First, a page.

"Of all the written I love only that which he writes with his blood...for he who writes in blood does not want to be read, but to be learnt by heart." ~F. N.
"Finding lost spaces: theories of urban design" is a classic, an old book on how to re-integrate the segregated open spaces from the urban fabric. It begins with the assumption that architecture cannot solve the problem of lost spaces and to solve them there must be a set of "New Rules" to order them all.
The book starts with a definition of lost spaces and their causes, and then blames it all on modernists and their attitude toward public space. It then presents three clear and distinct theories of urban space (which I found the most useful part of the book). the three theories being the figure-context theory (based on mass/space or positive/negative dichotomy of planning), the linkage theory (considering the activities and circulation of people in the public sphere of cities), and the place theory (representing cultural and social context). the last pages of the book are filled with a few case studies to illustrate Trancik's points, which you can skip after the cases of Boston and Washington D.C..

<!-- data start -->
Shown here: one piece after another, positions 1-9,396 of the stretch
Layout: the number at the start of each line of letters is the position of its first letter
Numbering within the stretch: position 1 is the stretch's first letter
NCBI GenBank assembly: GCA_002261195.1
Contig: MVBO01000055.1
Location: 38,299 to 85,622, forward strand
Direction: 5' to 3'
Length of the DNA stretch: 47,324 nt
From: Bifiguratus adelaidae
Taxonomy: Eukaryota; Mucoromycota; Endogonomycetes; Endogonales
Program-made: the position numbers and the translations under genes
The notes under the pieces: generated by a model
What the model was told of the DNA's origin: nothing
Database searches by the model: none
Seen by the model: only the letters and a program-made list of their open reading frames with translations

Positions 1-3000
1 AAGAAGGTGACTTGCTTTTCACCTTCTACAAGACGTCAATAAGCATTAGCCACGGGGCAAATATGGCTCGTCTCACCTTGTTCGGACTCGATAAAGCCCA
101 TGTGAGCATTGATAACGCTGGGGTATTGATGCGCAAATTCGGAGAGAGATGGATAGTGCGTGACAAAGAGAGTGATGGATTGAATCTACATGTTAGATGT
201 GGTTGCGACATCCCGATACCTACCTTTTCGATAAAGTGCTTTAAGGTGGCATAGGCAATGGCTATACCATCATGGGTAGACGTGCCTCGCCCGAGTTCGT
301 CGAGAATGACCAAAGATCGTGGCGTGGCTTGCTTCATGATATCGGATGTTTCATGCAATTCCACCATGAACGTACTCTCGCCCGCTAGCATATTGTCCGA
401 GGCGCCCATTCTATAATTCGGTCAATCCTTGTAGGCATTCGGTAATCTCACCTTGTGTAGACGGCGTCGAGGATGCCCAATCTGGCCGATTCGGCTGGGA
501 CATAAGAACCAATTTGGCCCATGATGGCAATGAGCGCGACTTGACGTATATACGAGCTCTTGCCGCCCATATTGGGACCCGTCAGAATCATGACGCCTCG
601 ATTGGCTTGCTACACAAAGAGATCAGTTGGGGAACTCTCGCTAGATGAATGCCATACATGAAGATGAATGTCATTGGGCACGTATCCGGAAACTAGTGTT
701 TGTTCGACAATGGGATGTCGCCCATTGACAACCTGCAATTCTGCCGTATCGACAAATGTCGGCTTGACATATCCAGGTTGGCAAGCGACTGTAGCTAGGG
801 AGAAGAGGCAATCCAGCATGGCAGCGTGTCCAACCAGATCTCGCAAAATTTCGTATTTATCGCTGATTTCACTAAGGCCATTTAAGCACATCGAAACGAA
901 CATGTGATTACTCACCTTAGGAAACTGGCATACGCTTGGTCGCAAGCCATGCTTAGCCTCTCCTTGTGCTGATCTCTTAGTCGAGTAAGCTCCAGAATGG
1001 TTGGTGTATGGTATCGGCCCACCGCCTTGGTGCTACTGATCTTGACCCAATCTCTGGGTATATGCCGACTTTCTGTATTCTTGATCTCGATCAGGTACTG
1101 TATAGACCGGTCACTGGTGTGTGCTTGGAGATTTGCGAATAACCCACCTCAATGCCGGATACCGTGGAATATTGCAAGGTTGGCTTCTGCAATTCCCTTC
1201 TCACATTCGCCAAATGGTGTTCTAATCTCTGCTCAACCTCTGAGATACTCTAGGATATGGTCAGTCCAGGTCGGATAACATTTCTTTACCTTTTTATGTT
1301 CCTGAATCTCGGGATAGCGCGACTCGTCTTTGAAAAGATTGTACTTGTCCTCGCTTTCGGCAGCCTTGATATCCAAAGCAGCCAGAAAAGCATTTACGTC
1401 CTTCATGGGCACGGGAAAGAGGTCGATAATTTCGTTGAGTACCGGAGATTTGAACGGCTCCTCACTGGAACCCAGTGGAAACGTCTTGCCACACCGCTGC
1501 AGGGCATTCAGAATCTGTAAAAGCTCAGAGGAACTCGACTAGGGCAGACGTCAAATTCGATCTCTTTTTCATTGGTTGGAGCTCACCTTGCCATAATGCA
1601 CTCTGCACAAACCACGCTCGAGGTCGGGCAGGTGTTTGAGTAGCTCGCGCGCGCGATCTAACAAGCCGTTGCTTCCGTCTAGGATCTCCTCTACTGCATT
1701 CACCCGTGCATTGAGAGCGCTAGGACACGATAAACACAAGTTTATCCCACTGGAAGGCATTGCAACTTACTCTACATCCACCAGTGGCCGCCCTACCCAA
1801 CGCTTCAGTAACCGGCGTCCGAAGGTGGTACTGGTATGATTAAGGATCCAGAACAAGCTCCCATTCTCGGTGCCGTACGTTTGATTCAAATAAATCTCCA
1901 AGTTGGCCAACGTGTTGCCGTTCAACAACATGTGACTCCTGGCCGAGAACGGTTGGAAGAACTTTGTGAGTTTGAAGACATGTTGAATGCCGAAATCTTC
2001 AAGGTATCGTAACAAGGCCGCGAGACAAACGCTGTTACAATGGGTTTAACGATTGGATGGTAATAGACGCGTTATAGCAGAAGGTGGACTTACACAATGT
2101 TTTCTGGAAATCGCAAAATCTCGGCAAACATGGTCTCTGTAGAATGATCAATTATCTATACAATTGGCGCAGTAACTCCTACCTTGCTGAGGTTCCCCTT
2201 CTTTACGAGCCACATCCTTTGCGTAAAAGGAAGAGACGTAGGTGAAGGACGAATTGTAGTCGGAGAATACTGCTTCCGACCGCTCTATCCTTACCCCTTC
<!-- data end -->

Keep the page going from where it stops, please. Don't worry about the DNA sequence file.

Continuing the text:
Overall the book is worth reading if you are a planner, or you work on the large-scale. I personally think that most lost spaces can be found with small, cute ignition of public and private sector coupled with a little architectural creativity and do not need a philosophical approach.